Ringgit Drops as Malaysia Exports Likely Rose Least in 15 Months

Malaysia’s ringgit fell to its lowest level in almost a week as economists predicted that government data this week will show exports rose the least in 15 months in January.

Overseas shipments increased 3 percent from a year earlier, the weakest pace since October 2010, according to the median estimate of 13 economists in a Bloomberg News survey before the March 7 report. The Bloomberg-JPMorgan Asia Dollar Index dropped for a second day as China’s government said it is aiming for economic growth of 7.5 percent this year, the lowest target since 2004.

“Export data will give some indication of Malaysian economic growth,” said Vishnu Varathan, an economist at Mizuho Corporate Bank Ltd. in Singapore. “China’s GDP target means Asian growth forecasts will be dragged lower as most economies here are still export-driven.”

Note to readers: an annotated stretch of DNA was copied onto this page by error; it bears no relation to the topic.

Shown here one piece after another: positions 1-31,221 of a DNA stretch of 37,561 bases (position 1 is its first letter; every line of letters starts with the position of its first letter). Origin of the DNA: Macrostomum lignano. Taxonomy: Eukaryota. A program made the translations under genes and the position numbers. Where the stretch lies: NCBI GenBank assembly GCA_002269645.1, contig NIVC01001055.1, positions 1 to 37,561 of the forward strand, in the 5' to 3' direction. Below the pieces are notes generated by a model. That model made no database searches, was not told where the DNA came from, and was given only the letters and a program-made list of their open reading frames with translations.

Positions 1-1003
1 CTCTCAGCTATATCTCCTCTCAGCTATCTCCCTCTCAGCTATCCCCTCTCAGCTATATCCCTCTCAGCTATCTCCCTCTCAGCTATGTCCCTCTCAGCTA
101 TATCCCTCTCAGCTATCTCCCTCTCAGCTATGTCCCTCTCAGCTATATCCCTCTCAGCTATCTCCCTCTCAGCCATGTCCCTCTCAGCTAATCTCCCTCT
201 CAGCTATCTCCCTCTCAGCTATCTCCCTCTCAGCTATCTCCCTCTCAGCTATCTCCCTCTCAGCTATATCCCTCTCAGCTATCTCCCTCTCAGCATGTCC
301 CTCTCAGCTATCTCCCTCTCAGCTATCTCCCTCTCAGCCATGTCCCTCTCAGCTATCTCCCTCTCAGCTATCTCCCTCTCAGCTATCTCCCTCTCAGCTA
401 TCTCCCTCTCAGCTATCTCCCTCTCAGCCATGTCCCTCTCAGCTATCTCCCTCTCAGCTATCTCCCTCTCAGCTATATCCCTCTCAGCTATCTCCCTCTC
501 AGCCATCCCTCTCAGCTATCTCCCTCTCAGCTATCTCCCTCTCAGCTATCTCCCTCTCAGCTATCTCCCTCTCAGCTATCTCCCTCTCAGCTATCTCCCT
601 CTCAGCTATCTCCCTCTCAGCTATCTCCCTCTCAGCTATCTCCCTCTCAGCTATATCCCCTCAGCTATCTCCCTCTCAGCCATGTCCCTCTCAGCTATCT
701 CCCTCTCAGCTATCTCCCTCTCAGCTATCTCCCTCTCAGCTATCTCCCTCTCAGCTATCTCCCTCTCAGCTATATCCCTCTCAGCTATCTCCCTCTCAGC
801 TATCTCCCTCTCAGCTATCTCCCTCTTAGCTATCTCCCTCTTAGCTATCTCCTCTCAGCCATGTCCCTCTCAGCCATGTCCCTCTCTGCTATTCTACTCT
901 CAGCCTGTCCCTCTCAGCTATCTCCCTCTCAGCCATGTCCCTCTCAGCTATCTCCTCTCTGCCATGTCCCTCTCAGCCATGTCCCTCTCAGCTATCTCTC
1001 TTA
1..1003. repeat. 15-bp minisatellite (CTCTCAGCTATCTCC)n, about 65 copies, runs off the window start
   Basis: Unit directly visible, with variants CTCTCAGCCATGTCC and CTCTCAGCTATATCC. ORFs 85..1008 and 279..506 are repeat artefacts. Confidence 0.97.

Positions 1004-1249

The ringgit declined 0.5 percent to 3.0190 per dollar as of 4:40 p.m. in Kuala Lumpur, according to data compiled by Bloomberg. The currency touched 3.0210 earlier, the weakest level since February 28.

Five-year government bonds rose. The yield on the 4.262 percent notes due September 2016 fell four basis points, or 0.04 percentage point, to 3.20 percent, according to Bursa Malaysia.

To contact the reporter on this story: Liau Y-Sing in Kuala Lumpur at yliau@bloomberg.net

To contact the editor responsible for this story: Sandy Hendry in Hong Kong at shendry@bloomberg.net.

Bloomberg reserves the right to remove comments but is under no obligation to do so, or to explain individual moderation decisions.

Please enable JavaScript to view the comments powered by Disqus.